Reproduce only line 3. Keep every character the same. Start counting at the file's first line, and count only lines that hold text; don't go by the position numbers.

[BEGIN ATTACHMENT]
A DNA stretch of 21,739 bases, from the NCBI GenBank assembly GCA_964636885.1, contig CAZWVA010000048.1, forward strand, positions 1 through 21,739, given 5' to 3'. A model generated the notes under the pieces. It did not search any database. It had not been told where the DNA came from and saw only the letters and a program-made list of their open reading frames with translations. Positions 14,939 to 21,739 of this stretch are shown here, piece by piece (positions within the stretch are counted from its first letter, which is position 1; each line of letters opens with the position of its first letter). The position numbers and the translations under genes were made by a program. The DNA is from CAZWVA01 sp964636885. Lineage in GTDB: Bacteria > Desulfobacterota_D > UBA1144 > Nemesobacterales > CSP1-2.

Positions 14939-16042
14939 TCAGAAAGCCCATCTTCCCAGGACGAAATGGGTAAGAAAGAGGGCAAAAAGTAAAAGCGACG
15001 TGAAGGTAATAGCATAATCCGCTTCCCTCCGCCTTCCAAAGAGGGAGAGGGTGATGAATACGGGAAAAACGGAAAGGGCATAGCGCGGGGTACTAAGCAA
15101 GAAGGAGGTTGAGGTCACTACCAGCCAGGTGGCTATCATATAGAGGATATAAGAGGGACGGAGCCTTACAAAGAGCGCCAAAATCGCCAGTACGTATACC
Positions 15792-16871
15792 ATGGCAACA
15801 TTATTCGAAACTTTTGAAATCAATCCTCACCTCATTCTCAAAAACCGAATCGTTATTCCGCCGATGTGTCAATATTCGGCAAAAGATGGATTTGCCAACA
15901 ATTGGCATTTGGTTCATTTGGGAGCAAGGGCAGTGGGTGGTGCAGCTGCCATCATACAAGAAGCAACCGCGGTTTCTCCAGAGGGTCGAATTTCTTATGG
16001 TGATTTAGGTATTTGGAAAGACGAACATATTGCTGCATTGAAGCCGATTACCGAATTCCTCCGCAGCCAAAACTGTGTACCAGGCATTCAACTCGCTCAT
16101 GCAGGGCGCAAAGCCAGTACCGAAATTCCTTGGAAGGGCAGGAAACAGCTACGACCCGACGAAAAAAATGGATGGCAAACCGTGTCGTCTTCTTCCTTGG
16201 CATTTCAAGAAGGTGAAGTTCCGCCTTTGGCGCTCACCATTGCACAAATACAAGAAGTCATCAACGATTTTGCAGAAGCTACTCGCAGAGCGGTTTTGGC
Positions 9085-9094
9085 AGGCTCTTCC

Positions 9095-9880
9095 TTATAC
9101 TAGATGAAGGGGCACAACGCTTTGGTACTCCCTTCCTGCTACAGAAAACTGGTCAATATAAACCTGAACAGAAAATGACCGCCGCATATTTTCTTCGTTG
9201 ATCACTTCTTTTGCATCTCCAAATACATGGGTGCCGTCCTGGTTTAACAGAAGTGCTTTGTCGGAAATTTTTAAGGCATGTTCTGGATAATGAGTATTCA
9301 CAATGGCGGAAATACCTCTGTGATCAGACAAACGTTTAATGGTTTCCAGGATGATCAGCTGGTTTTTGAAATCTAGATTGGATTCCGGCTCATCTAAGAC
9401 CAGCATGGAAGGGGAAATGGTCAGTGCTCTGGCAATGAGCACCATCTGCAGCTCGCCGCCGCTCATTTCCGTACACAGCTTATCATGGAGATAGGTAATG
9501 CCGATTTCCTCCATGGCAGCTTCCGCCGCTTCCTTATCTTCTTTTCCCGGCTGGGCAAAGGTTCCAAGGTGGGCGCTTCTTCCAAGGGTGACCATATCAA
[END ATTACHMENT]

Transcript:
14939 TCAGAAAGCCCATCTTCCCAGGACGAAATGGGTAAGAAAGAGGGCAAAAAGTAAAAGCGACG